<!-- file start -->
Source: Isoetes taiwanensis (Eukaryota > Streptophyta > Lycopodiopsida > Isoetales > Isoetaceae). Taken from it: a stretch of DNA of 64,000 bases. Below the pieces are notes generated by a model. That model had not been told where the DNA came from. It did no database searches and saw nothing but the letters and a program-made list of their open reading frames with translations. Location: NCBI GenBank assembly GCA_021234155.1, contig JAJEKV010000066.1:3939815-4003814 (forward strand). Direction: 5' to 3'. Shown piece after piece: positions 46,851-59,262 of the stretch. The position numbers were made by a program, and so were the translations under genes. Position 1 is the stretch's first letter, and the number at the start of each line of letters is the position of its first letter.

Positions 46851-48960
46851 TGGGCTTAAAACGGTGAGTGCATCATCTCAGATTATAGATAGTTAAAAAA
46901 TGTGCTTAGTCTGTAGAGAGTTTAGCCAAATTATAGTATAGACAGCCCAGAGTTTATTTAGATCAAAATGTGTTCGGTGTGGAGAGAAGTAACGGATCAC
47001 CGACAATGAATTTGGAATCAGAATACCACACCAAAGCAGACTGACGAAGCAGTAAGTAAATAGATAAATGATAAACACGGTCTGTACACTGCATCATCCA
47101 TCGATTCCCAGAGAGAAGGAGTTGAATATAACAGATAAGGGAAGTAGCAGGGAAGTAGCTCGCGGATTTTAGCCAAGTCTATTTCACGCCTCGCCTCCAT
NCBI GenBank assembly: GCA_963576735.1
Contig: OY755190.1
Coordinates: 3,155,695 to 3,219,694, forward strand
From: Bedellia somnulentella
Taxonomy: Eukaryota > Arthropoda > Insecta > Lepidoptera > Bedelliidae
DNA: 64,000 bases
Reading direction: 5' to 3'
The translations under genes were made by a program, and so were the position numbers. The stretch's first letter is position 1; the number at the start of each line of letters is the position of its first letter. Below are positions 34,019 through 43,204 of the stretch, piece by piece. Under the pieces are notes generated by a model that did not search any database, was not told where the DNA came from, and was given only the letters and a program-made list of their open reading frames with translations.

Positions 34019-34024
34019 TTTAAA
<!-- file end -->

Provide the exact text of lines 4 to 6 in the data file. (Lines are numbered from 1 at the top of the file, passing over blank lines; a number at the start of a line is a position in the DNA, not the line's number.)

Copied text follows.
46901 TGTGCTTAGTCTGTAGAGAGTTTAGCCAAATTATAGTATAGACAGCCCAGAGTTTATTTAGATCAAAATGTGTTCGGTGTGGAGAGAAGTAACGGATCAC
47001 CGACAATGAATTTGGAATCAGAATACCACACCAAAGCAGACTGACGAAGCAGTAAGTAAATAGATAAATGATAAACACGGTCTGTACACTGCATCATCCA
47101 TCGATTCCCAGAGAGAAGGAGTTGAATATAACAGATAAGGGAAGTAGCAGGGAAGTAGCTCGCGGATTTTAGCCAAGTCTATTTCACGCCTCGCCTCCAT